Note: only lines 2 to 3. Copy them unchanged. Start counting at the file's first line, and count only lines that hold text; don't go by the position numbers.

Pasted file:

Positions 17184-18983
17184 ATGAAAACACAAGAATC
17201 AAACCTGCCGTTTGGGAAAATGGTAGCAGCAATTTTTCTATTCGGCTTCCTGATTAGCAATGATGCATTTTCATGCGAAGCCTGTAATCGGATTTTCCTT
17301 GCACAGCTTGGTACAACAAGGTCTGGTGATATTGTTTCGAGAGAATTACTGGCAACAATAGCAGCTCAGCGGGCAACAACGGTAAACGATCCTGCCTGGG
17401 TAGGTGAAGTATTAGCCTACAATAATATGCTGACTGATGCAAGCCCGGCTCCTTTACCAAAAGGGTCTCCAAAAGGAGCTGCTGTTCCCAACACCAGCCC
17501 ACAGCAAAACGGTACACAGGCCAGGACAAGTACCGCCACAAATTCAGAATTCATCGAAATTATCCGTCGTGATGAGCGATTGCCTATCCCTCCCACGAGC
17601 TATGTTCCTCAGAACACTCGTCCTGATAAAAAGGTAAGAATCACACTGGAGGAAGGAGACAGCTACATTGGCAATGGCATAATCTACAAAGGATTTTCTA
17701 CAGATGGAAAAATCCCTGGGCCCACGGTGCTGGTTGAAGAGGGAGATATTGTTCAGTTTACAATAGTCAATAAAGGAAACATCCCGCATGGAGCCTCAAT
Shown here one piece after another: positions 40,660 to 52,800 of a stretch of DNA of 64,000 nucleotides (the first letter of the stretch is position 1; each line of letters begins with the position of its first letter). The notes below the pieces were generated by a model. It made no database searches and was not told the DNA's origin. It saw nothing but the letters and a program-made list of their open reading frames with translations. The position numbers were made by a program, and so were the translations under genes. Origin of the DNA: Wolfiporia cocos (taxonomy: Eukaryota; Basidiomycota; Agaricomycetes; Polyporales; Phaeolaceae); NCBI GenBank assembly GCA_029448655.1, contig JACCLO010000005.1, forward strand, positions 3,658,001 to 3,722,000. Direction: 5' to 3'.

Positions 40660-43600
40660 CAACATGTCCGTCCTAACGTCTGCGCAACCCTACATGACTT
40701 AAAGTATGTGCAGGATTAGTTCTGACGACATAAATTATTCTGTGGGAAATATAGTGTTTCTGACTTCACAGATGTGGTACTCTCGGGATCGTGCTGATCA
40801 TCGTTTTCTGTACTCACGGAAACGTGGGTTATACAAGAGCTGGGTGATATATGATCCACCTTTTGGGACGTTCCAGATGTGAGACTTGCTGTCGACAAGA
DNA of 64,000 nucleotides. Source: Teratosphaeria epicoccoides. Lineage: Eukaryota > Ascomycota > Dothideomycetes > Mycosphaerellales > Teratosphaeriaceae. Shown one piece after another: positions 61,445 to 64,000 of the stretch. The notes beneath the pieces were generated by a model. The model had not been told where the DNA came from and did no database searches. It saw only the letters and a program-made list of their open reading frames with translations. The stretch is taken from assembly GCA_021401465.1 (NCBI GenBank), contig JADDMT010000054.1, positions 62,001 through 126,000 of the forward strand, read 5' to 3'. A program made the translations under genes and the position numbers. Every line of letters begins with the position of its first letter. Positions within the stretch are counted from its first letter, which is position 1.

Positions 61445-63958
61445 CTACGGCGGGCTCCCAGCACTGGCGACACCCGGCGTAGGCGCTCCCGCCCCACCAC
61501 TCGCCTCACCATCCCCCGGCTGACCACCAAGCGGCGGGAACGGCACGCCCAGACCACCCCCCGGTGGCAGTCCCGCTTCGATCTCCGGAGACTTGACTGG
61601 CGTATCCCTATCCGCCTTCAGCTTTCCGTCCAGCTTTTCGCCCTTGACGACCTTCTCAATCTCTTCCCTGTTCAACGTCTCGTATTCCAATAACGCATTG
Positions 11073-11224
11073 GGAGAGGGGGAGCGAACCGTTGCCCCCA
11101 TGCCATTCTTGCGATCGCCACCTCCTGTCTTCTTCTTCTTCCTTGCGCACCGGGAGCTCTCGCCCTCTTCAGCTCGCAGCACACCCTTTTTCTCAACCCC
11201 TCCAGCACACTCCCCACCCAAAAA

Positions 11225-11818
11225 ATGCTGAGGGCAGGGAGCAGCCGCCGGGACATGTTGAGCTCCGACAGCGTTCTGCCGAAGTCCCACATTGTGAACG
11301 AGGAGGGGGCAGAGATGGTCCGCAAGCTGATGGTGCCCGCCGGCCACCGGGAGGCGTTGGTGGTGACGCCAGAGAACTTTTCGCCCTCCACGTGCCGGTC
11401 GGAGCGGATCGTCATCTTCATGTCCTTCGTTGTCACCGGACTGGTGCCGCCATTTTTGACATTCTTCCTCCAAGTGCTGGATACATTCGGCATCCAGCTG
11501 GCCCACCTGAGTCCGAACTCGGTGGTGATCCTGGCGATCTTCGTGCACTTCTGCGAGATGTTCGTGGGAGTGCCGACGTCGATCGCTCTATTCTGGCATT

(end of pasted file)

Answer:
17184 ATGAAAACACAAGAATC
17201 AAACCTGCCGTTTGGGAAAATGGTAGCAGCAATTTTTCTATTCGGCTTCCTGATTAGCAATGATGCATTTTCATGCGAAGCCTGTAATCGGATTTTCCTT